Why do some foods qualify as “comfort foods”? It seems that the phrase “comfort food,” which reminds people of comfort, has been around for quite some time.

What we think of as comfort food contains some inconsistencies, according to researchers. For example, a 2010 study found that those who had more life changes tended to choose experimental dishes rather than sticking to tried-and-true ones. Scientists have also questioned whether the calories in comfort foods might actually improve mood, despite the contradicting results. In fact, a study of 1,400 people in North America found that while men were more likely to eat comfort foods as a celebration, women typically felt horrible after consuming them. Despite these contradictions, it is clear that comfort food holds a special place in the hearts of many individuals.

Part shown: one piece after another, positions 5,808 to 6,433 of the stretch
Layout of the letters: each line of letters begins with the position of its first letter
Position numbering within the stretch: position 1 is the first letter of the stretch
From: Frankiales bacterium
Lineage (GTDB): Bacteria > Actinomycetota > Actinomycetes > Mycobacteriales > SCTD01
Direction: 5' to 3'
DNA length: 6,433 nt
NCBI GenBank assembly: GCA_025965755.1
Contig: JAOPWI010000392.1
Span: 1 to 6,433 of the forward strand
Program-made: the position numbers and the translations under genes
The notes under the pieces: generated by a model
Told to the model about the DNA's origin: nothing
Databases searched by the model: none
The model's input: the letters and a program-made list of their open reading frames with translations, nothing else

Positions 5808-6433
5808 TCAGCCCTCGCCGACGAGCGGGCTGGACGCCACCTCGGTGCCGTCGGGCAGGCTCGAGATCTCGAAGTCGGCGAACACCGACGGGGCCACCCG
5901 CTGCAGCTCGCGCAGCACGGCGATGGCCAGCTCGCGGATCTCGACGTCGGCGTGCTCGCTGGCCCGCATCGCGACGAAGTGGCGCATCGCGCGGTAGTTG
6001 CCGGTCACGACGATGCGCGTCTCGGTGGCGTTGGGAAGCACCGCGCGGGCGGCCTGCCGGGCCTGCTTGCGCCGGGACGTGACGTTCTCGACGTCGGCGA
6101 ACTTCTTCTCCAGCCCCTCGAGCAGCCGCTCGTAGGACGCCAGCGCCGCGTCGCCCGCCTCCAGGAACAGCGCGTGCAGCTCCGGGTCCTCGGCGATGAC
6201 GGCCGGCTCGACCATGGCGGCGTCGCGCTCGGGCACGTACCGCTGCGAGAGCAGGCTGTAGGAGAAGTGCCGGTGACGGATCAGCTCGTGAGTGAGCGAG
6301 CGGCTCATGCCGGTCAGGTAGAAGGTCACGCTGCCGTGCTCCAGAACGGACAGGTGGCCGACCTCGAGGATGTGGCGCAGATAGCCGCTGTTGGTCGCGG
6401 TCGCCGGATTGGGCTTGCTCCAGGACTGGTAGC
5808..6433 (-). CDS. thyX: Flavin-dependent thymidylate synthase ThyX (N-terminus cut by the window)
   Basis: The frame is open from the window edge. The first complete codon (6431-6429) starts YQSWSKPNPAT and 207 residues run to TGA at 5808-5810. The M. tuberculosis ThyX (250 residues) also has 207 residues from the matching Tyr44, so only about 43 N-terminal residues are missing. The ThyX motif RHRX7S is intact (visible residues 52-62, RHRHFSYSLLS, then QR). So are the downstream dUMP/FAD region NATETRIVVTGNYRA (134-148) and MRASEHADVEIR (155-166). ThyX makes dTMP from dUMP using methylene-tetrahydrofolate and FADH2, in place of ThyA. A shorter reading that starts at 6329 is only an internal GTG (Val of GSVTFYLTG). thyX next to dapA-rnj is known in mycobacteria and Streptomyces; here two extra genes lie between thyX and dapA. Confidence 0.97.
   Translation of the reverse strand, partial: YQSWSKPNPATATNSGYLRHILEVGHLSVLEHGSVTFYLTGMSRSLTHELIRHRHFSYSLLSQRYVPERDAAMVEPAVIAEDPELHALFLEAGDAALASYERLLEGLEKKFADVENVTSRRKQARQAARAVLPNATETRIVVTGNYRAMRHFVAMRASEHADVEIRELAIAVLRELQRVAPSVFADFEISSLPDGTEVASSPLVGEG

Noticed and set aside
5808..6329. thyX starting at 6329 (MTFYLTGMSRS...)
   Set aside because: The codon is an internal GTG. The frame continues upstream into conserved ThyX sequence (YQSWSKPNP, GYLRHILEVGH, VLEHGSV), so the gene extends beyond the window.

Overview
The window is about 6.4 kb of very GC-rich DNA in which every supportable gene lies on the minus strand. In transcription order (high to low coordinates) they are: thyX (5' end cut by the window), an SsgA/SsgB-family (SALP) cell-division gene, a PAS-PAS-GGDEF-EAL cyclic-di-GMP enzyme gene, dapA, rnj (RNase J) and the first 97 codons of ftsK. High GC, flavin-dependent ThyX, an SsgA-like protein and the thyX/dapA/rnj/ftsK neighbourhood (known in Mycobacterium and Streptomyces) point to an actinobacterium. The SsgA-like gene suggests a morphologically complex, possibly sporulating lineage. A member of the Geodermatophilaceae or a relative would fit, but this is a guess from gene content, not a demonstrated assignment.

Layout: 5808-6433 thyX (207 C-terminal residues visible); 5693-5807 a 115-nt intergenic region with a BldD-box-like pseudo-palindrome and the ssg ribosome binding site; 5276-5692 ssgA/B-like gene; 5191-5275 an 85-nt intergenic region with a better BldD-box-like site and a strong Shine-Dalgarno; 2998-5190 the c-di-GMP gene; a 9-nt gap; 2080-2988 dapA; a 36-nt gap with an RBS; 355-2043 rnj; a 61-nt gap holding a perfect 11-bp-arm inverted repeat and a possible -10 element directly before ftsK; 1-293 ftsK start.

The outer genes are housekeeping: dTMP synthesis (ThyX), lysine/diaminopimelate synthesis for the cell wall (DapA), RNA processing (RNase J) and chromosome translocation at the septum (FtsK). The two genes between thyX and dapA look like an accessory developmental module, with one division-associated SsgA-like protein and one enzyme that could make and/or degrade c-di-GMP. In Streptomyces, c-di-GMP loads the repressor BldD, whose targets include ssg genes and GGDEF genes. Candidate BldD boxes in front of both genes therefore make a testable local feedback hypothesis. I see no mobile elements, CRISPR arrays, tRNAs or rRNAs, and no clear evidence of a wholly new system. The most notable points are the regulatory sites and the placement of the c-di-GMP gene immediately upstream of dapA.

While it may be difficult to pinpoint exactly what constitutes a “comfort meal,” it is evident that certain foods have a substantial impact on our mental health. Whether we are seeking solace through trying times or enjoying a good occasion, comfort food is typically a vital part of the experience.